Work to demolish the Churchill Way flyovers in Liverpool will get underway this week using what the council called an ‘innovative methodology’ to keep traffic flowing.
Liverpool City Council said the deconstruction will happen without the need for a three-month road closure on two major arterial roads - servicing Liverpool city centre and Queensway Tunnel.
The works will begin on Monday (2 September) and are due to be to be completed in December.
The ‘hyper-sensitive’ process, devised collaboratively between Amey Consulting, GRAHAM and their specialist contractors, will cost £6.75m and see the half-century old structures come down in sections up to 25 metres in length.
The flyovers consist of two separate roads linking Lime Street to Dale Street (south flyover) and Tithebarn Street (north flyover), running directly behind the city’s museums and galleries in William Brown Street.
They were closed in September 2018 following the discovery of construction flaws.
Liverpool mayor Joe Anderson said: ‘The Churchill Way flyovers are a relic of a cancelled highways plan from half a century ago and given the overwhelming weight of evidence from independent experts about their safety, their removal was the only viable option. We simply have no choice but to take them down as soon as possible.
‘This deconstruction is going to be a complex process. It cannot be done overnight and a lot of thought has gone into the methodology to ensure the inconvenience to city centre traffic and surrounding buildings is kept to a minimum – but people need to understand that this is going to cause a huge amount of unavoidable disruption.’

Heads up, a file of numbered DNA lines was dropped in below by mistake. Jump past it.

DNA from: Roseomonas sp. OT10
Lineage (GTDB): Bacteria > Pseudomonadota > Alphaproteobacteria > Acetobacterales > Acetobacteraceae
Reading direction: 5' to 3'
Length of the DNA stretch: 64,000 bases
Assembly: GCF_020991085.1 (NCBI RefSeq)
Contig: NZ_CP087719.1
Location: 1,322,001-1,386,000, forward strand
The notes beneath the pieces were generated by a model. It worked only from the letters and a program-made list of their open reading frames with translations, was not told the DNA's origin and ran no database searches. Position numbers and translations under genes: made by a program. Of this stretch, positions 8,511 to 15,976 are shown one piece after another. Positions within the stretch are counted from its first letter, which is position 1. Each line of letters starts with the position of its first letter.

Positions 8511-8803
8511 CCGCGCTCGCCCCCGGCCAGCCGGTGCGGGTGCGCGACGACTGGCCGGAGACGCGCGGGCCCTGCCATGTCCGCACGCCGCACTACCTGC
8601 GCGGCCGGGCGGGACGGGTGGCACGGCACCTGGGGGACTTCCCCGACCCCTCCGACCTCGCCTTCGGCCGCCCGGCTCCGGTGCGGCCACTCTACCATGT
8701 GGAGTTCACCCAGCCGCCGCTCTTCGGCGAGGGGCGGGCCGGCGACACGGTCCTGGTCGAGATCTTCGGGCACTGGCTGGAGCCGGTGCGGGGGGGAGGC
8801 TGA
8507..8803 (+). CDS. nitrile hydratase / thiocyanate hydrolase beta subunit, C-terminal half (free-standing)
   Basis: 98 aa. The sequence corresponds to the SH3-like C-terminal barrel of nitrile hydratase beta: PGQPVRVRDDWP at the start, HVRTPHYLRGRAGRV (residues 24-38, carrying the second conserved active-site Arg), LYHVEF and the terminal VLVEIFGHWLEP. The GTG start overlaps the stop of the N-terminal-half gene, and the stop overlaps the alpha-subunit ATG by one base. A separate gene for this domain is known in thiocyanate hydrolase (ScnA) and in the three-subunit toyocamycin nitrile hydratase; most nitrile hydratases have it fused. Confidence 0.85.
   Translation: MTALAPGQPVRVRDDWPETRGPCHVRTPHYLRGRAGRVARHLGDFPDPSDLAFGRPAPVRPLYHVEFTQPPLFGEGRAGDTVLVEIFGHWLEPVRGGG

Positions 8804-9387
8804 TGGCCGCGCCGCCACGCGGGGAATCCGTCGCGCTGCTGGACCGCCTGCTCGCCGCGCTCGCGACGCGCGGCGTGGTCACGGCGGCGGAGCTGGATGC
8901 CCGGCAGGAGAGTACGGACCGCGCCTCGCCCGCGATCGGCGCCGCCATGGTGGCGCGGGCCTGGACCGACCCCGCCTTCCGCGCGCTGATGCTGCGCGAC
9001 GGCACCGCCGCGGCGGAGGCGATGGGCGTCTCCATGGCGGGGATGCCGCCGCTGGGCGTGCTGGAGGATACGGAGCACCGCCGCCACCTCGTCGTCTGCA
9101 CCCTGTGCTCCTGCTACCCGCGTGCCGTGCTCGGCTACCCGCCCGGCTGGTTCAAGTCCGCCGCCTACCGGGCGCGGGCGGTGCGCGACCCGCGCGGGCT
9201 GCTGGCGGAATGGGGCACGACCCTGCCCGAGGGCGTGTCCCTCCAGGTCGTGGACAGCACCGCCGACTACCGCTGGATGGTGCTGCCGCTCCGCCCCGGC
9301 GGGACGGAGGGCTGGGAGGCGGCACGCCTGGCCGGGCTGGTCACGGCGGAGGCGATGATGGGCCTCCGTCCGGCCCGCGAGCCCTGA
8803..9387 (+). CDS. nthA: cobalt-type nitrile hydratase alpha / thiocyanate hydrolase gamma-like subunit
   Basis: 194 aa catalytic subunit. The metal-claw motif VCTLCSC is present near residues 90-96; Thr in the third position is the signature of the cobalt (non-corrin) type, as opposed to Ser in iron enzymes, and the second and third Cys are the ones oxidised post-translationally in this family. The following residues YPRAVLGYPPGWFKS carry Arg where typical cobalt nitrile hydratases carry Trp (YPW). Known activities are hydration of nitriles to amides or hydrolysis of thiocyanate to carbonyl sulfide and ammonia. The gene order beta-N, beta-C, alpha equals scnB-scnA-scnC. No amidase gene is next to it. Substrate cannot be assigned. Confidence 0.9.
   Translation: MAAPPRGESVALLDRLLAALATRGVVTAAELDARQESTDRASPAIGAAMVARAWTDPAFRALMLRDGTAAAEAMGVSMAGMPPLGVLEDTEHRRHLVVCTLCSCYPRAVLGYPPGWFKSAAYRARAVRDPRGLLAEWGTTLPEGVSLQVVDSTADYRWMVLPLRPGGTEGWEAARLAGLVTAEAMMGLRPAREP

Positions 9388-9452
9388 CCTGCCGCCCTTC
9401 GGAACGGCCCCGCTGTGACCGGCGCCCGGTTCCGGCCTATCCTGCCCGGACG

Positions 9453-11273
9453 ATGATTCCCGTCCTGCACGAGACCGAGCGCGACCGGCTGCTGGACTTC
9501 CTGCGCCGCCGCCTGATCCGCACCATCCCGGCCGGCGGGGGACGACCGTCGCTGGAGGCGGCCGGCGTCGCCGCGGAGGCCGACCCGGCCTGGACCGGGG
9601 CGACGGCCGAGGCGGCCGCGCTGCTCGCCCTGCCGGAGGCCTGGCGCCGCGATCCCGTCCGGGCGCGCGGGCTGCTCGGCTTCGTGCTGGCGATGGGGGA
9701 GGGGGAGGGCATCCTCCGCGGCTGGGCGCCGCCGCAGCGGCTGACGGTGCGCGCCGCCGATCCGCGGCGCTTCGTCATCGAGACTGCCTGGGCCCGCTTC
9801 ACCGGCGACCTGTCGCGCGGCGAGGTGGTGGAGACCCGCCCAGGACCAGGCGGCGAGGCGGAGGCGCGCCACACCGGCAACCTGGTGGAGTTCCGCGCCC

The council said motorists will at times be advised to only drive if absolutely necessary, and instead to walk, cycle or take the bus or train.
It added that the process has also been devised to minimise vibrations to protect antique art and cultural collections, as well as wildlife housed at the Walker Art Gallery, Central Library and World Museum Liverpool – all of which sit next to the south flyover.
Each span – weighing between 300 and 600 tonnes – will be temporarily supported, before being cut free and moved on to a special transporter to a nearby compound, where it will be lowered to ground level, cut into smaller sections and removed off site to be crushed.
A total of 20 spans and supporting piers will be removed over a four-month period.